This year, however, offered some hope for a burnishing of the image. On Wednesday evening, London’s new Jewish community centre, JW3, hosted a memorial event for Rabin attended by 200 plus people. This number, though respectable for a dank night in October, was not the most important thing about the memorial. It is that it was organized and put by the youth movements, Tzofim and Habonim Dror amongst others.
The young people reciting the blessings and singing the songs of memory and peace could not possibly have been thinking of Yitzhak Rabin the man. Most if not all of them would have been born after November 4, 1995, after the music ended and the shots rang out. Thus, their motivation could not have been the memory or the trauma of the event itself, a reaction to the assassination, but something much deeper: a commitment to the inspiration of Rabin and the ideas he died for.
Chicago’s uptown neighborhood is better known for Vietnamese restaurants and crime than the home of one what was once one of the city’s most stunning synagogues. Agudas Achim North Shore Congregation, which sits closed on a residential street opened its doors this weekend as part of Chicago Architecture Foundation’s Open House Chicago festival.
Designed by Henry Dubin in 1922, the building has fallen into such disrepair that it’s hard to ignore the water damage and the holes in the stained glass windows. But visitors can still see what once made this space elegant.
The focal point of the sanctuary, whose pews seat 2,000, is the grand ark, with bold Hebrew letters declaring — ominously and inspiringly — “Know before Whom you stand.” On the ark, two hands, configured for the priestly blessing are circumscribed by a Star of David, which hovers above floral forms which are aflame. (Asked by a reporter if this represented the burning bush, Rabbi Philip Lefkowitz, who sat in a wheelchair greeting guests, admitted he hadn’t noticed it before.)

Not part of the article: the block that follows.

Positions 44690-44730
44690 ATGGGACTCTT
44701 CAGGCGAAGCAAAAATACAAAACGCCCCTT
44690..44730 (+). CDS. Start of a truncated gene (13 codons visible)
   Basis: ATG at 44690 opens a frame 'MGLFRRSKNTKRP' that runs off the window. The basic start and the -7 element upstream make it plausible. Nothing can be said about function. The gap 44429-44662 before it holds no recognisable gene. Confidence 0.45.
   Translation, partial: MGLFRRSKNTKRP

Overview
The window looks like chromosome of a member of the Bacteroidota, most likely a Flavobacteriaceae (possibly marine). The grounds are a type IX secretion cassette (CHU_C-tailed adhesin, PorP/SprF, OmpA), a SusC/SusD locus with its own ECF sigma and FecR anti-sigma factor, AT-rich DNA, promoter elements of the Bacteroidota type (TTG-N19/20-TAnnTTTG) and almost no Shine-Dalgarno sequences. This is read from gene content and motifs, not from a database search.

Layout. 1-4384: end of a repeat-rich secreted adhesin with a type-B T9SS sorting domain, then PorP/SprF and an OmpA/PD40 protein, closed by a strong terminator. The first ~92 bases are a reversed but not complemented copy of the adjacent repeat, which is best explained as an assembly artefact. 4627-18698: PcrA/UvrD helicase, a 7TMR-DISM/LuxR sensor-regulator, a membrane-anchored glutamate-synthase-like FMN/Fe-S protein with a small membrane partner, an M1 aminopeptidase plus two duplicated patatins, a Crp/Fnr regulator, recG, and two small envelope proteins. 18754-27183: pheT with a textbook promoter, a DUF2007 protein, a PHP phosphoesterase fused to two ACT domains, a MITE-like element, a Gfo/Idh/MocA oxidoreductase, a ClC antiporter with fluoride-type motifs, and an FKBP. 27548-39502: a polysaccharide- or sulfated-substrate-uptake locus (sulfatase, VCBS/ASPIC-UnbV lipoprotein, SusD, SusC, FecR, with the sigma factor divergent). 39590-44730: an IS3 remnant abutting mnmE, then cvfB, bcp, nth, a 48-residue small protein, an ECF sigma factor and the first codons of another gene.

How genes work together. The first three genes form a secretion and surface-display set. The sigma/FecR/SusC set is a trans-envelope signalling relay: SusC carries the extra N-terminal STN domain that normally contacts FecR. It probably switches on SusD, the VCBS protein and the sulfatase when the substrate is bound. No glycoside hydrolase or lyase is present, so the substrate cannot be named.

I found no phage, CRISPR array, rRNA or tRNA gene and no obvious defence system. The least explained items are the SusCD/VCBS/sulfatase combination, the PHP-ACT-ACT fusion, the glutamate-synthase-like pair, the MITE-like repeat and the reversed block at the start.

The synagogue, as the Chicago Jewish News reported in June 2012, was shuttered by a “bitter dispute” between Lefkowitz and the congregation’s former president. The feud has “involved a bet din (Jewish court), accusations of embezzlement, excommunication and more,” according to the article. “The matter is not settled and the building is padlocked.”
According to a synagogue website, which Lefkowitz maintains, “Today, Agudas Achim stands tarnished yet unbowed. Structurally sound, this more than three quarters of a century old building needs a great deal of repair to make it fully functional.” Tarnished is an understatement, to be sure, and it remains to be seen whether the building — and its congregation — will return to its prior glory, or whether it will become a new set of condos.
Last week 63-year-old Shimon Pepper returned the book “While Six Million Died,” to the Fall River, Mass. library — a remarkable 42 years late. But for Pepper, his trip to his hometown was about more than an old book. He came to rescue Torah scrolls and pay homage to a dying Jewish community.
Three years ago, when Pepper learned that Adas Israel, his Orthodox childhood congregation in Fall River, was lacking enough men to form a minyan for the Yom Kippur service, he traveled from his home in Monsey, NY for the holiday.